How does Orthodoxy view the Old Testament Torah practice such as Sabbath-keeping and prohibition of eating certain animal meats (Lev 11)?
The word 'Sabbath' means rest, and the commandment of keeping this weekly rest for the Lord is still fulfilled. Since the early Church, the disciples replaced the day of the Sabbath (Saturday) by the first day of the week. We read in the Holy Book of Acts "Now on the first day of the week, when the disciples came together to break bread" (Acts 20:7). This is to commemorate the day of the Resurrection of our Lord Jesus Christ "Now when He rose early on the first day of the week" (Mark 16:9). On Friday, Our Lord, Jesus Christ rested after having offered His blood for our salvation by paying the debt of sin in full on the cross. On Sunday, He released us from death by His resurrection and victory over it. Thus, Sunday became the real rest of the Lord.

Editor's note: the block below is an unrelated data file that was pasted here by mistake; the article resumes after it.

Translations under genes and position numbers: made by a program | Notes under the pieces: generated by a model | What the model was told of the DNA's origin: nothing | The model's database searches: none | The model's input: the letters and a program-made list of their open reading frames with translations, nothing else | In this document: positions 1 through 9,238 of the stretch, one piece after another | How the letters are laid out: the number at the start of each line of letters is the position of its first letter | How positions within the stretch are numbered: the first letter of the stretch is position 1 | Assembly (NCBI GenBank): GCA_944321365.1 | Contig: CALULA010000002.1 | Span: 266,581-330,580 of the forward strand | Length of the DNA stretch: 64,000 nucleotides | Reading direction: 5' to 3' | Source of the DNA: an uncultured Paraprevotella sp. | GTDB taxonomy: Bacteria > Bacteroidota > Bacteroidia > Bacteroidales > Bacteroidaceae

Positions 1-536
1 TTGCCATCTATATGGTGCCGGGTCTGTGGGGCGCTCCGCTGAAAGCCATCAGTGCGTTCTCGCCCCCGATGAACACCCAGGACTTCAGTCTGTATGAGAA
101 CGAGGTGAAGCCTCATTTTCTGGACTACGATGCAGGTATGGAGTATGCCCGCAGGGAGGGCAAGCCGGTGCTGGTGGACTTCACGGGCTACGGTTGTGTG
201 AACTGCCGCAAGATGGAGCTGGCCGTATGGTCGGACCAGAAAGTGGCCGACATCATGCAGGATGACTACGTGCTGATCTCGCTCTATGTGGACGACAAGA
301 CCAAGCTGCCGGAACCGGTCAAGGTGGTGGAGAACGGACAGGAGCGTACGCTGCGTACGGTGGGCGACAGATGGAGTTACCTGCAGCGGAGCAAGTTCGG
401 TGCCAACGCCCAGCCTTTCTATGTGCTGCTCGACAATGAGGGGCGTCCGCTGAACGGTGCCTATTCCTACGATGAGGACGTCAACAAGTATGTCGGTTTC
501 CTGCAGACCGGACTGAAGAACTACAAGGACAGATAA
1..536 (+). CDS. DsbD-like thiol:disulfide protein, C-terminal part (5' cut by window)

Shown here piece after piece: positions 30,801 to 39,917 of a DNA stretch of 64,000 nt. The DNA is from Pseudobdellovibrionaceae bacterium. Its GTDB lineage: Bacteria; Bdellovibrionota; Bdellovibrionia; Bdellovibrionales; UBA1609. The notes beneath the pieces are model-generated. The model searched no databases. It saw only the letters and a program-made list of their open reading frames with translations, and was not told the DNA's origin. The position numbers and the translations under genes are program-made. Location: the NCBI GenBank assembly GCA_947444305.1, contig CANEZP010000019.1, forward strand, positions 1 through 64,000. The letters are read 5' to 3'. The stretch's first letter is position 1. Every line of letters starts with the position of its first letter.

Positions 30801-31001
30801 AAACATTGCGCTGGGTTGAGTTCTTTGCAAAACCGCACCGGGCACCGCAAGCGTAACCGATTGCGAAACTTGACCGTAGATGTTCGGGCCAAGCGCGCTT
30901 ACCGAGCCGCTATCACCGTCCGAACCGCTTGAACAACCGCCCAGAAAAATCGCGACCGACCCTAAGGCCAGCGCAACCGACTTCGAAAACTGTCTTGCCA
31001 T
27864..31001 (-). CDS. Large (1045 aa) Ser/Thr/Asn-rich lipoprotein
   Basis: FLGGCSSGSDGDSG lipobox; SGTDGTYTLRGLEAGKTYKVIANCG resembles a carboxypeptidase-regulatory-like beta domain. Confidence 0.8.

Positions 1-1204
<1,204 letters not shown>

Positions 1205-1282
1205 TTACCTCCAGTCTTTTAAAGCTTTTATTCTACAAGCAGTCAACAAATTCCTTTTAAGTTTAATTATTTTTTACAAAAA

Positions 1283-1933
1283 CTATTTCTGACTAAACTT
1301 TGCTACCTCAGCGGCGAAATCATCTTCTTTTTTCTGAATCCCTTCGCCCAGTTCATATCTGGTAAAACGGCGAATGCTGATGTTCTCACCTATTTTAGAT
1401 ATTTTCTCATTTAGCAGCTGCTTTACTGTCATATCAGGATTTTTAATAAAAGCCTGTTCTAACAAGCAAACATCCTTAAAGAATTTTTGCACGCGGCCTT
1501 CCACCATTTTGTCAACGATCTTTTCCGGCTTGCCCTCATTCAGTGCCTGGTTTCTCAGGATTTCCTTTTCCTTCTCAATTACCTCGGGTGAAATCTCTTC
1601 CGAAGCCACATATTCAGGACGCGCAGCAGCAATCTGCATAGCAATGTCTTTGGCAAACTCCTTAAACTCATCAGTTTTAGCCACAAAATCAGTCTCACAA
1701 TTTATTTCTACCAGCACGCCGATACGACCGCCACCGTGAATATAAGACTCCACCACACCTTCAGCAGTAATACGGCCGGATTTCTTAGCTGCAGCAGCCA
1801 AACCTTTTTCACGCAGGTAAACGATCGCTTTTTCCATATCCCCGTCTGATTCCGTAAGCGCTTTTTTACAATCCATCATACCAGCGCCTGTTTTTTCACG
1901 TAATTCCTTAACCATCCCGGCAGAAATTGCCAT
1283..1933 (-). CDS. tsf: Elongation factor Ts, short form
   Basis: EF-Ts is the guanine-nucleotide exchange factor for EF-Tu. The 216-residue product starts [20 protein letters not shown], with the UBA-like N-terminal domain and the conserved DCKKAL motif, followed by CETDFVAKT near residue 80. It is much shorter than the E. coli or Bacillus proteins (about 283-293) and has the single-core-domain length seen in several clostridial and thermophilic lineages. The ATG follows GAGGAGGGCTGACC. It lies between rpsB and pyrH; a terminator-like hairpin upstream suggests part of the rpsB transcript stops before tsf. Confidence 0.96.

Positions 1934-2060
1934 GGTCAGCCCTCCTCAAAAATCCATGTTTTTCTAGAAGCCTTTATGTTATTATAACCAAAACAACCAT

The prohibition of certain meat: In a vision St. Peter (Acts 10:9-16) saw a great sheet full of all kinds of animals, wild beasts, creeping things and birds and commanded him to kill and eat. Following Leviticus 11, St. Peter objected. However, the Lord, three times, admonished St. Peter's resistance with the words, "What God has cleansed you must not call common". Our Lord Jesus Christ taught us "Not what goes into the mouth defiles a man; but what comes out of the mouth, this defiles a man" (Mt 15:11).